Sunday, March 27, 2011

In the Rough

Many businessmen or women who travel frequently are concerned with a single item: can they sneak in a round of golf?  This week, I finally played a resort golf course at Le Meridien Hotel.  To be fair, Dakar hasn't seen rain in four months so I was expecting the course to be in terrible shape.  That didn't matter; I was looking for was "The Experience."  And a new blog entry.  But, what an experience it was!

I arrived with a student who had never played golf, but has shown a keen interest by wearing argyle sweaters and knickers to school.  This particular student is also fairly well off financially so I wasn't worried about him spending all of his allowance in one place.  Golf can be a ridiculously expensive little hobby...

Prior to our arrival, I thought ahead and said, "We should go to the sporting goods store less than one mile away and buy golf balls and tees."  The sporting goods store less than one mile away did not sell any golf accoutrements.  This should be your first indication as to golf's popularity rating amongst the locals, but at least I felt better about paying "pro shop" prices knowing I had made some effort at advance planning.

Upon arrival, I learned that greens fees were 15,000 CFA (about $30) and renting a set of golf clubs was 10,000 CFA (about $20).  These fares were inclusive for the entire day, so I could play 9 holes or 27 holes for the same price.  This is comparable to prices at very mediocre U.S. 9-hole golf courses, so I paid with nary a second thought.  The course superintendent asked if I needed balls and tees.  I learned that 10 balls would cost 3,000 CFA (about $6, not too awful) and then I began to wonder about the balls.  There's no such thing as a 10-pack of new balls and - indeed - I was not surprised to receive a black plastic bag with 10 used balls.  "Gently used" would be a vast understatement:  these balls couldn't have made it more than 20 yards on the driving range.  I even think the word "Range" was removed with paint thinner to give the balls an extra sheen.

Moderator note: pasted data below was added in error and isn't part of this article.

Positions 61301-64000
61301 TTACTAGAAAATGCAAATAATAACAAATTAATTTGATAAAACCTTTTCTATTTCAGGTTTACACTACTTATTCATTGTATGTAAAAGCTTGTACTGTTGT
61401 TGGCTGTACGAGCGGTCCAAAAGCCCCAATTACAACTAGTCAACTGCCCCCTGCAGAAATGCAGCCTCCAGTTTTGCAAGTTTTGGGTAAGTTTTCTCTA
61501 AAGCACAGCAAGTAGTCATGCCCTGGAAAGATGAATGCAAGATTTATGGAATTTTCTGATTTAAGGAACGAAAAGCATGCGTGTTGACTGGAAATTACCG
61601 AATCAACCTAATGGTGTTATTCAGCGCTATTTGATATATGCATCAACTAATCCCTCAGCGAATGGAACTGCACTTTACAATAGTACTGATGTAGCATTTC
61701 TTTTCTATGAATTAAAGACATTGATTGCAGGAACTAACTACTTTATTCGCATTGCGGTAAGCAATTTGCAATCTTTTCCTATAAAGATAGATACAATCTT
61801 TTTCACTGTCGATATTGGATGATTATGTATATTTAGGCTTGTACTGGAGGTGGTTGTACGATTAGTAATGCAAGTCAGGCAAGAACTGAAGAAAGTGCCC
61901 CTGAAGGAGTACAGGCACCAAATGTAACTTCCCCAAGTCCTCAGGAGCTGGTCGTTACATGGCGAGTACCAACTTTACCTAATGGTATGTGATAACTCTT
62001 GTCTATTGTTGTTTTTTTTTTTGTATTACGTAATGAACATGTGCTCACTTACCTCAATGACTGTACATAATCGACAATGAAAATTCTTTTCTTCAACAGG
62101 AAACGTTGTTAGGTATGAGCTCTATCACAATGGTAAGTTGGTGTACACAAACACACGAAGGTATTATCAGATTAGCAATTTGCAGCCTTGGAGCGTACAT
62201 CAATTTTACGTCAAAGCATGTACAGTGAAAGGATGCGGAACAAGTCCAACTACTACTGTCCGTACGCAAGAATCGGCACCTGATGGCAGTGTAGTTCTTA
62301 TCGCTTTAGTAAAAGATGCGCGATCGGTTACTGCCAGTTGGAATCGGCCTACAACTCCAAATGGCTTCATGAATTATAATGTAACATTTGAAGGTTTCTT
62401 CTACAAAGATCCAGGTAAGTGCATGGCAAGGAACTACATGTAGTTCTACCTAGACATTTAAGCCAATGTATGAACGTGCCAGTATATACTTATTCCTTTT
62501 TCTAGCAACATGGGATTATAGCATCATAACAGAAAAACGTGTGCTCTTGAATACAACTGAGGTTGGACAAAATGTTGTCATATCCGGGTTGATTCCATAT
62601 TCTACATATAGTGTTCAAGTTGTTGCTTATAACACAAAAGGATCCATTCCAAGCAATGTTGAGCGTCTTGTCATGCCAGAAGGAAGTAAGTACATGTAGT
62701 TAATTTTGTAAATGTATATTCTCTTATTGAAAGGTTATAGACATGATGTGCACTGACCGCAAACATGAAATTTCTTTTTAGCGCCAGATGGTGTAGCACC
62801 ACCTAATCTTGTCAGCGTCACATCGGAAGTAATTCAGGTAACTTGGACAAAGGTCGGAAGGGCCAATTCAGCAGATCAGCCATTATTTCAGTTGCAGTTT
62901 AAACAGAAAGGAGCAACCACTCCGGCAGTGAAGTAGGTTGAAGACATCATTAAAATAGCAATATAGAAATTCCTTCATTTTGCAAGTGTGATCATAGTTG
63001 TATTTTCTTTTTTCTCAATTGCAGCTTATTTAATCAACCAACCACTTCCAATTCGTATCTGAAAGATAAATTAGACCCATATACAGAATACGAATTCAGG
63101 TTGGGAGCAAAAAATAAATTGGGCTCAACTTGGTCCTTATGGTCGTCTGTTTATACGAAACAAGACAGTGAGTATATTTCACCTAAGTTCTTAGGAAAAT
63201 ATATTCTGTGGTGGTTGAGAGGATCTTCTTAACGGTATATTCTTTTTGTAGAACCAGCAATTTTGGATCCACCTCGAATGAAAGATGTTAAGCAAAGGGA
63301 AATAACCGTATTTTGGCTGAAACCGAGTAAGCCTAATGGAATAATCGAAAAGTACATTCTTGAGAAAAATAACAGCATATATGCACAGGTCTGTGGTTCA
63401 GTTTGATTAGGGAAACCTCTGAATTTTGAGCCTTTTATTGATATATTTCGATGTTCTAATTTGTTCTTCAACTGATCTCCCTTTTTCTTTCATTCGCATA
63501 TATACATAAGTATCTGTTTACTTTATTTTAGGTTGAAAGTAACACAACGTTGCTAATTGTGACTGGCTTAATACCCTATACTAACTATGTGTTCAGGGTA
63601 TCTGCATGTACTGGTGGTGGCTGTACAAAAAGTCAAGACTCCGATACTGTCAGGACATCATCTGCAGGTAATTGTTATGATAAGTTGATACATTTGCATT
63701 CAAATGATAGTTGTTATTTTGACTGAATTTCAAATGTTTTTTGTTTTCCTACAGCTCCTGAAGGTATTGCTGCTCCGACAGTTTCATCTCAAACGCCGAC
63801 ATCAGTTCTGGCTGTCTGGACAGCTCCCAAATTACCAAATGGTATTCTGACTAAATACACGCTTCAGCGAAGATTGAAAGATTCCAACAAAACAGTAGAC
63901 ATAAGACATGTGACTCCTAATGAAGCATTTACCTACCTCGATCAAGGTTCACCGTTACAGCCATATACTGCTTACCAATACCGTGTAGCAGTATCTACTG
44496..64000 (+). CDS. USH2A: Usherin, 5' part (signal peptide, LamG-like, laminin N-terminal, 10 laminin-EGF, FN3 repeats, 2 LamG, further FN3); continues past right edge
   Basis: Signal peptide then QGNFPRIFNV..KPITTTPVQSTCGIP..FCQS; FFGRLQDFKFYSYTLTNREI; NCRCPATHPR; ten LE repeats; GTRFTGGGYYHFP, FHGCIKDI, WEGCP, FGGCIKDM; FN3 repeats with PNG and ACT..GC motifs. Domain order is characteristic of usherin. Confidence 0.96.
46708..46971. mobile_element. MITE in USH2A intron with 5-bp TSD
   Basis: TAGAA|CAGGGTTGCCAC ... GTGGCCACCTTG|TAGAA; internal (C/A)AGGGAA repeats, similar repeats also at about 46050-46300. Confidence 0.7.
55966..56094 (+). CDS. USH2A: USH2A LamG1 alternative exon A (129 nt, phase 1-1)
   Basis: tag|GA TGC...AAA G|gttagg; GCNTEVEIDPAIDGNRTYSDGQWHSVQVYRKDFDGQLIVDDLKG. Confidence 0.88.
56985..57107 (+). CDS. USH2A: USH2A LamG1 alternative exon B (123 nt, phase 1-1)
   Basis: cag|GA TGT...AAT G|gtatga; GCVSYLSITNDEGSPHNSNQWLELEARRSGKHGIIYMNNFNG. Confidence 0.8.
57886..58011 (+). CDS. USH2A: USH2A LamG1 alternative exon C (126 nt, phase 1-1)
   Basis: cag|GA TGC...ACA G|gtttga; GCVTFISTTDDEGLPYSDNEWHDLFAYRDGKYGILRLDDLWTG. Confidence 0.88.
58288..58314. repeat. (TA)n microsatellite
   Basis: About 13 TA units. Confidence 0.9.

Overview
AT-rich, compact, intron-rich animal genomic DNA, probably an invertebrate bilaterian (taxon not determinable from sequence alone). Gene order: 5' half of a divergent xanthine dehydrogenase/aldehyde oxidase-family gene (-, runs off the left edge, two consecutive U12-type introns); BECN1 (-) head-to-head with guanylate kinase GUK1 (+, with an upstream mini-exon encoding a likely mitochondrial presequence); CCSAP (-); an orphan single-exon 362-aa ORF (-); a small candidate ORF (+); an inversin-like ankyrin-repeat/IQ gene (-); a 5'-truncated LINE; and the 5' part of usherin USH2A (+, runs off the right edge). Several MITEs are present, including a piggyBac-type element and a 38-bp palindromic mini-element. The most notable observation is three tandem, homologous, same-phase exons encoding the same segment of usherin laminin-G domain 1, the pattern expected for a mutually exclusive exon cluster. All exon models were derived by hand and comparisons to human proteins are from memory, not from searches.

Then, I was presented with a nice bag of new golf tees.  For $6.  Yes, $6 for 40 pieces of carved wood.  To put that in perspective, I can buy a hand-carved set of "see no evil, hear no evil and speak no evil" monkeys for $6 in Africa.  I could probably hit the monkeys farther than the golf balls, but the point here is not to complain about price (like all golfers do); I was here for the experience of West African golf.  And a new blog entry.

Then came the big surprise:  for some reason, we happened to mention the student had never played golf before.  The course superintendent shook his head and apologized profusely, but said the student could not go out on the course by himself if he was a true "golf virgin."  The student would have to hire the club professional and pay for a lesson.  In fact, he could hire the club professional and take the lesson directly on the course so that we could enjoy the day together, but he could not go out without hiring the club pro.

I shuddered to think what this was going to cost.  Then, the superintendent said the club pro would cost 10,000 CFA, but that would include the lessons, clubs and one hour on the course.  I scratched my head for a moment.  Didn't I just pay 25,000 CFA without golf lessons to hack my way through the very same course? Such is pricing in West Africa.

We were greeted by the club professional and I was pleased to see my greens fees also included my very own personal caddy.  I have never had a personal caddy before and looked forward to having such a knowledgable advocate on my side.